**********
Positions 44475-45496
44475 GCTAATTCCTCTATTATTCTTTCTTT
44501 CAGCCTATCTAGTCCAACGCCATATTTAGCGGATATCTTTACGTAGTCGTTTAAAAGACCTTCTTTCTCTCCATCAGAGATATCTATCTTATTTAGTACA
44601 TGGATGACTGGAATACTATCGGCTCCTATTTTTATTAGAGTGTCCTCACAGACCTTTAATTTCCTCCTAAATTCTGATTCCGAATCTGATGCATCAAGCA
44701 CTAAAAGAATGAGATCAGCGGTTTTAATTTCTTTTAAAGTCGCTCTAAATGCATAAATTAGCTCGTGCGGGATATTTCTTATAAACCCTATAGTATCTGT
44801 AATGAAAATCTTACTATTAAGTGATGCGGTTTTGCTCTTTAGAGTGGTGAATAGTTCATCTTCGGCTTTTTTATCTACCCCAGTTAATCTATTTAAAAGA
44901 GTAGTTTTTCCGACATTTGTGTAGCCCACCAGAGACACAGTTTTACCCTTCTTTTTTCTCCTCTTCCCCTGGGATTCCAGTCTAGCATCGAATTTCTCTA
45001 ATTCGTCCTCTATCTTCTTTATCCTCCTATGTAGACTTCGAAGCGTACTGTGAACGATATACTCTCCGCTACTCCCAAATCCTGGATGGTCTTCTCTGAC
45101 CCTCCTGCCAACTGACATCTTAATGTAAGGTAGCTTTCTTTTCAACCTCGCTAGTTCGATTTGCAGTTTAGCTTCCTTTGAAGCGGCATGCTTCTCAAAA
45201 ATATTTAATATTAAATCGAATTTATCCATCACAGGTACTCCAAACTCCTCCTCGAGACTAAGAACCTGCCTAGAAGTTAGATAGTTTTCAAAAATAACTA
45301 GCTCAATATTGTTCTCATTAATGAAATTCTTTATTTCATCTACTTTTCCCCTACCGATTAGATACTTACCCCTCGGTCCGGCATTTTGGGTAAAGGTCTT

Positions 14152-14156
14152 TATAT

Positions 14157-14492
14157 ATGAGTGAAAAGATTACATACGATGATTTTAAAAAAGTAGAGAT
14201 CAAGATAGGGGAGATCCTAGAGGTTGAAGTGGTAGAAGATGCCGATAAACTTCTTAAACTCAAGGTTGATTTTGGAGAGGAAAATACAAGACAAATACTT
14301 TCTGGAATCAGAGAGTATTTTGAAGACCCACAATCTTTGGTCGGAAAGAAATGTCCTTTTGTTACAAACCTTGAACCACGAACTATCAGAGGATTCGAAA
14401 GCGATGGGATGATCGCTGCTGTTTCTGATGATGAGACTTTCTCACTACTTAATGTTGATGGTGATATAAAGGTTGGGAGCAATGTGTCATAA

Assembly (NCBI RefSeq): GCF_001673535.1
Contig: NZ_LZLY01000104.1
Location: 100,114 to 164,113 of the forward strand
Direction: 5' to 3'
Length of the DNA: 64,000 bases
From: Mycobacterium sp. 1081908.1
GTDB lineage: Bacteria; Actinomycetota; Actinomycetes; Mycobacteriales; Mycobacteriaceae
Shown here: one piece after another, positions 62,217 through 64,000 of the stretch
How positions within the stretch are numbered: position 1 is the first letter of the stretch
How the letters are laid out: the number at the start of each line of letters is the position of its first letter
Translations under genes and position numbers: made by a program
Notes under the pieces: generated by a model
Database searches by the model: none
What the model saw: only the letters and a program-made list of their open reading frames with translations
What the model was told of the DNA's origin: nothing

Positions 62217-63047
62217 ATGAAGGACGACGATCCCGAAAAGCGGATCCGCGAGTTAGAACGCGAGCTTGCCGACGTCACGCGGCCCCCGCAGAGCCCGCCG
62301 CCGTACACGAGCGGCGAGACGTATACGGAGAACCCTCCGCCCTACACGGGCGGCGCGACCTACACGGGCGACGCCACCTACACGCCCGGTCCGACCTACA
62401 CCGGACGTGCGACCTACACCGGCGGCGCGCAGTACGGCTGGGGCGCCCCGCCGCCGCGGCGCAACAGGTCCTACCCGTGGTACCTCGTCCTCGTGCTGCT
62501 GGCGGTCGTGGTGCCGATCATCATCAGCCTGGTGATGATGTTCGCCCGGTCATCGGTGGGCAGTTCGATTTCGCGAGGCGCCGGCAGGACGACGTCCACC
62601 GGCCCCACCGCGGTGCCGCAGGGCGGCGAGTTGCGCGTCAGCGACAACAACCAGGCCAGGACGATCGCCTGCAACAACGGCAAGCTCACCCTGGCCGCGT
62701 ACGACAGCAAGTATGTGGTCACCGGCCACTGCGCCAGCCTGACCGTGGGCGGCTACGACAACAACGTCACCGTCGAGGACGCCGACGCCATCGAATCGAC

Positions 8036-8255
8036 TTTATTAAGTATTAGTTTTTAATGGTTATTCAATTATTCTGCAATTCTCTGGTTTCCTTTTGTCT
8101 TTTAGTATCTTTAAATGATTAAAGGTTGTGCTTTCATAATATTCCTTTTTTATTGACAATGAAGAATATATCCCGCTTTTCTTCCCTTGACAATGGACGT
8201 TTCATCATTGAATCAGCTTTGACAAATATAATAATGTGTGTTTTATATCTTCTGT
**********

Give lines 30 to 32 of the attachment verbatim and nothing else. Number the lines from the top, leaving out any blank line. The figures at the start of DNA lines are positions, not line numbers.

Notes under the pieces: generated by a model
Database searches by the model: none
What the model saw: only the letters and a program-made list of their open reading frames with translations